Energy Drinks Jolts Young Kids With Too Much Caffeine

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Energy Drinks Jolts Young Kids With Too Much Caffeine

More than half of calls to US poison control centres about energy drinks like Red Bull and Monster are for children younger than 6, some suffering seizures and heart problems.


The study bolsters the idea that energy drinks aren’t safe for children and should carry explicit risk warnings, said Steven Lipshultz, chairman of paediatrics at Wayne State University in Detroit. People of all ages with underlying health conditions should be vigilant about the heavily caffeinated beverages, he said. The data was presented yesterday at the American Heart Association’s annual meeting in Chicago.

“Exposure to energy drinks is a continuing health problem,” said Lipshultz, who is also paediatrician-in-chief at Children’s Hospital of Michigan. “You normally think of teens and young adults as most likely to drink them, but we found that half of calls to US poison control centres involved unintentional exposures by children less than 6 years old.”

The researchers analysed all 5,156 calls to poison control centres from October 2010 to September 2013 involving energy drinks. Most of the calls for children younger than 6 were because they got the beverages accidentally. Almost a third had serious symptoms requiring treatment, including tremors or seizures, nausea and vomiting or chest pain and erratic heart rhythms.


The Food and Drug Administration began an investigation into caffeinated energy drinks in 2012 after reports of increasing emergency room visits tied to the beverages. The American Medical Association has called for limiting sales for people under age 18. Previous research has shown the drinks may boost blood pressure and trigger erratic heartbeats.

Health Conditions

Young children, especially those with other health issues like heart disease or seizure disorders, may be particularly vulnerable. More common and less obvious conditions, like a predisposition to diabetes or attention deficit hyperactivity disorder, may make people more sensitive to the drinks, particularly if they are taking medicine, Lipshultz said.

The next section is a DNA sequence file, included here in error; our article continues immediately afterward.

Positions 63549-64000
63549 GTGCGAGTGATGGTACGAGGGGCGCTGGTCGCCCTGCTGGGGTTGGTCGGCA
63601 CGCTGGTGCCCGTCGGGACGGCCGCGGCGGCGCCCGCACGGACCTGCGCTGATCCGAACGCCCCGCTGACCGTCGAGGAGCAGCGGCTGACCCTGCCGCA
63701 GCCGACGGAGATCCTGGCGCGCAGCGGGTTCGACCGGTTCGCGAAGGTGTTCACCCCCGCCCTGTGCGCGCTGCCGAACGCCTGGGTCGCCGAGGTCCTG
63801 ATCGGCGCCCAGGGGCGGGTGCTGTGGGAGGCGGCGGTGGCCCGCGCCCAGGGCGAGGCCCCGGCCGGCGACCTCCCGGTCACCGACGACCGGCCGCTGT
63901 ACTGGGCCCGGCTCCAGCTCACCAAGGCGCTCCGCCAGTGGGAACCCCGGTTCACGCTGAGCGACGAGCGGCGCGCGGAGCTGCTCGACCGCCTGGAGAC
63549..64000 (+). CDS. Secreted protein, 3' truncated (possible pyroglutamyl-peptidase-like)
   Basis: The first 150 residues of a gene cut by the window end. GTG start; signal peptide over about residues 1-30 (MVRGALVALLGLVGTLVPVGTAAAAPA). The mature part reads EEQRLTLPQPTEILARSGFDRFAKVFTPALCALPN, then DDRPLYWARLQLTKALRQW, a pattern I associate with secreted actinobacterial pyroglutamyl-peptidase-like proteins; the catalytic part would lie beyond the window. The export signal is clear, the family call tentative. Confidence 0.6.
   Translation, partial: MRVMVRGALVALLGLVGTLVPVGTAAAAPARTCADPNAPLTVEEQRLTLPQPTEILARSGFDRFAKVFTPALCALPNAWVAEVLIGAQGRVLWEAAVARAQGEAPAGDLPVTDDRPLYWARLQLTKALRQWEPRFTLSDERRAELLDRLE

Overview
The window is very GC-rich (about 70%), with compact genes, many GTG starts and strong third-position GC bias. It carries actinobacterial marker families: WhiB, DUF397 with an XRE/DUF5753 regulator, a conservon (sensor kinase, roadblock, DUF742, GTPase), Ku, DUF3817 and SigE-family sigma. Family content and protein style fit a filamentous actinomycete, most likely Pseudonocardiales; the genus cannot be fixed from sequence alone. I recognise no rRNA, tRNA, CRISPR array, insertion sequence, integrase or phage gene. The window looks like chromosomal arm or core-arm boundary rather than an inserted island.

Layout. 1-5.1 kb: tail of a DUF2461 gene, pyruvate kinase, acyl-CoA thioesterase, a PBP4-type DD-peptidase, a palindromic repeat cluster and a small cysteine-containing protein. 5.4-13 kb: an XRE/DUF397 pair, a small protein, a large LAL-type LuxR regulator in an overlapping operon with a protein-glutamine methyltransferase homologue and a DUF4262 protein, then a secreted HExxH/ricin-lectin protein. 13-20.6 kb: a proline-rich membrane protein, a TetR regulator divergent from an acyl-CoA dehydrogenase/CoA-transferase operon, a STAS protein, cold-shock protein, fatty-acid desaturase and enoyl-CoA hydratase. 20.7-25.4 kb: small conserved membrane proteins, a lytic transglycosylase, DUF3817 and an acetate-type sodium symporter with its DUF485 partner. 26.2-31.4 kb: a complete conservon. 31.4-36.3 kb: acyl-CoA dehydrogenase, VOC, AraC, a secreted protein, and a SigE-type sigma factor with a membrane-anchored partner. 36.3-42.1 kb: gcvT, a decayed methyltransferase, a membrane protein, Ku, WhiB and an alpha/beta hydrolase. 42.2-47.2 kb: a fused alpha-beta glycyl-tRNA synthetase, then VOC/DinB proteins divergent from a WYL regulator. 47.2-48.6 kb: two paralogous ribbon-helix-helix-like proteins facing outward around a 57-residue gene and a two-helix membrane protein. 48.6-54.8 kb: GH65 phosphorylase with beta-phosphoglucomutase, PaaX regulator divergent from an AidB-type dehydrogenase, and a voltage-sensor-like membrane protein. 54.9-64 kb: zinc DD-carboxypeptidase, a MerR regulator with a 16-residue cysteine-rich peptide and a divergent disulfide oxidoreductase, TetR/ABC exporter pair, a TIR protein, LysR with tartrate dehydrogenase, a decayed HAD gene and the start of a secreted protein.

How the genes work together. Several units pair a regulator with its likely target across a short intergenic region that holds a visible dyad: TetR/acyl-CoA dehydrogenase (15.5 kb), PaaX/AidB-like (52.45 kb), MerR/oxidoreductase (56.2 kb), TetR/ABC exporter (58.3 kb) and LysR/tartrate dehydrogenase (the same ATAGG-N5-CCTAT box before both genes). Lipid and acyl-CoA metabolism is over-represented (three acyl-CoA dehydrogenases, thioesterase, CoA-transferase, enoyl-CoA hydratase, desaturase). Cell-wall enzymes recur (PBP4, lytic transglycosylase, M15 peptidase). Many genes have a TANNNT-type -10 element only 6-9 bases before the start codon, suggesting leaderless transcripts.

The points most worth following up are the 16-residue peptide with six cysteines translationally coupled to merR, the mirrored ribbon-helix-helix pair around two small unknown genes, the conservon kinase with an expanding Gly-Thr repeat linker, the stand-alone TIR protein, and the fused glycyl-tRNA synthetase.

People out of their teenage years can face risks, as well. Drinkers ages 20 and older were the most likely to report serious side effects, particularly when they combine the drinks with alcohol, the study found.

Monster Beverage Corp. and closely held Red Bull GmbH didn’t return phone calls or e-mails seeking comment. Monster has previously said it doesn’t market its products to children and that its energy drinks aren’t highly caffeinated.


Less Regulation

Some of the drinks are sold as dietary supplements and aren’t tightly regulated. Because of that, it can be difficult to know how much caffeine they contain. Some include pharmaceutical-grade caffeine powder plus more from plant leaves and other sources, Lipshultz said in a telephone interview. Both Monster and Red Bull are sold as beverages and list the amount of caffeine they contain on their labels.

The real damage from the drinks may be much higher. A report from the Institute of Medicine estimates that fewer than half of all poisonings in the US are reported to the national Poison Data System.

“This has no place in the diet of children and teenagers, and it shouldn’t be marketed at all to those under 18,” Lipshultz said. “If the goal is to try to protect the public’s health, then these should be regulated similar to tobacco, alcohol and driving, so you have fewer kids winding up in the hospital or intensive care.”

Bloomberg News, edited by Hospitality Ireland